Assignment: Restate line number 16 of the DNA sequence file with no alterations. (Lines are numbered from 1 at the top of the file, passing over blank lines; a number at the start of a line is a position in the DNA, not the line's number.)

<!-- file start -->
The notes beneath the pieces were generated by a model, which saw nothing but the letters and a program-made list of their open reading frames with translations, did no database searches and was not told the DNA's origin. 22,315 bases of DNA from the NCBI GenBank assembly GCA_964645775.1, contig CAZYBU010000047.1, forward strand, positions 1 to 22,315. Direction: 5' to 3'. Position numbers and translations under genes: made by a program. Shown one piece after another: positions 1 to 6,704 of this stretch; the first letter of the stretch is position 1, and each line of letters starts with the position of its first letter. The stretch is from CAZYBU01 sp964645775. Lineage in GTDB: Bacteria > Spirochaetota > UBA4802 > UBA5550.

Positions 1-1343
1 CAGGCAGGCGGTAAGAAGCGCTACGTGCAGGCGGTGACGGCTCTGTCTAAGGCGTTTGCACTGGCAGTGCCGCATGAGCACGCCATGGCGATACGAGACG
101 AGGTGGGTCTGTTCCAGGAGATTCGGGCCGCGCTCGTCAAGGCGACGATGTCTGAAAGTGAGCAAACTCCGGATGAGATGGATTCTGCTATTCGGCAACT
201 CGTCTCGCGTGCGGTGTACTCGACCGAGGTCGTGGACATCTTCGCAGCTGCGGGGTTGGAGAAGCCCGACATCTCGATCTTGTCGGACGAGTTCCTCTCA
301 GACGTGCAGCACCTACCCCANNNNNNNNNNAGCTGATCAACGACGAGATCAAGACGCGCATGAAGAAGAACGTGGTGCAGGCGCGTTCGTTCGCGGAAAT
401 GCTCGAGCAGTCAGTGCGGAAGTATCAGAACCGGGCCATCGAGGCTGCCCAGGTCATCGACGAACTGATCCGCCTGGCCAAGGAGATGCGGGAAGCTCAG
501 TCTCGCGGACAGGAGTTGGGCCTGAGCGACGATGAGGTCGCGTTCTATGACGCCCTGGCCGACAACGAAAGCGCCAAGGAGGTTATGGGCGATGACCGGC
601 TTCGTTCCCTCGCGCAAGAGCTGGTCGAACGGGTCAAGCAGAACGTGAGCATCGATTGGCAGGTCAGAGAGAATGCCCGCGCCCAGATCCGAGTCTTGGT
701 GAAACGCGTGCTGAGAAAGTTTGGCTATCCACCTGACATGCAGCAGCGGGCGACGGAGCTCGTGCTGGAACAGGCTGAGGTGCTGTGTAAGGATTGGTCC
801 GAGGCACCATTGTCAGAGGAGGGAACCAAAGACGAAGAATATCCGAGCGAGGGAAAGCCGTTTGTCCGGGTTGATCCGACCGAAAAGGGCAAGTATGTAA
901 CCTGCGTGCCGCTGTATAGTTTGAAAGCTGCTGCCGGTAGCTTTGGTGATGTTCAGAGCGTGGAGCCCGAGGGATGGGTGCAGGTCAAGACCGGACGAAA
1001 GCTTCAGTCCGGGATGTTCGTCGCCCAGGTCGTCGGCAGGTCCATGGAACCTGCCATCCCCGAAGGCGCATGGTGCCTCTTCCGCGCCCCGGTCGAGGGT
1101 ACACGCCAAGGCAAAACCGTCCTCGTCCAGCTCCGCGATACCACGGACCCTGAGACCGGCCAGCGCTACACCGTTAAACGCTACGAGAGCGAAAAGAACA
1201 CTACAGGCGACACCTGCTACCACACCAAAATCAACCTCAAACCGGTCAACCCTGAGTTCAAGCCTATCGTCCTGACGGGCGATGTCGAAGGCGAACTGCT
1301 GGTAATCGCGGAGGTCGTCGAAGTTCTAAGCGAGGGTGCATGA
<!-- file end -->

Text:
1301 GGTAATCGCGGAGGTCGTCGAAGTTCTAAGCGAGGGTGCATGA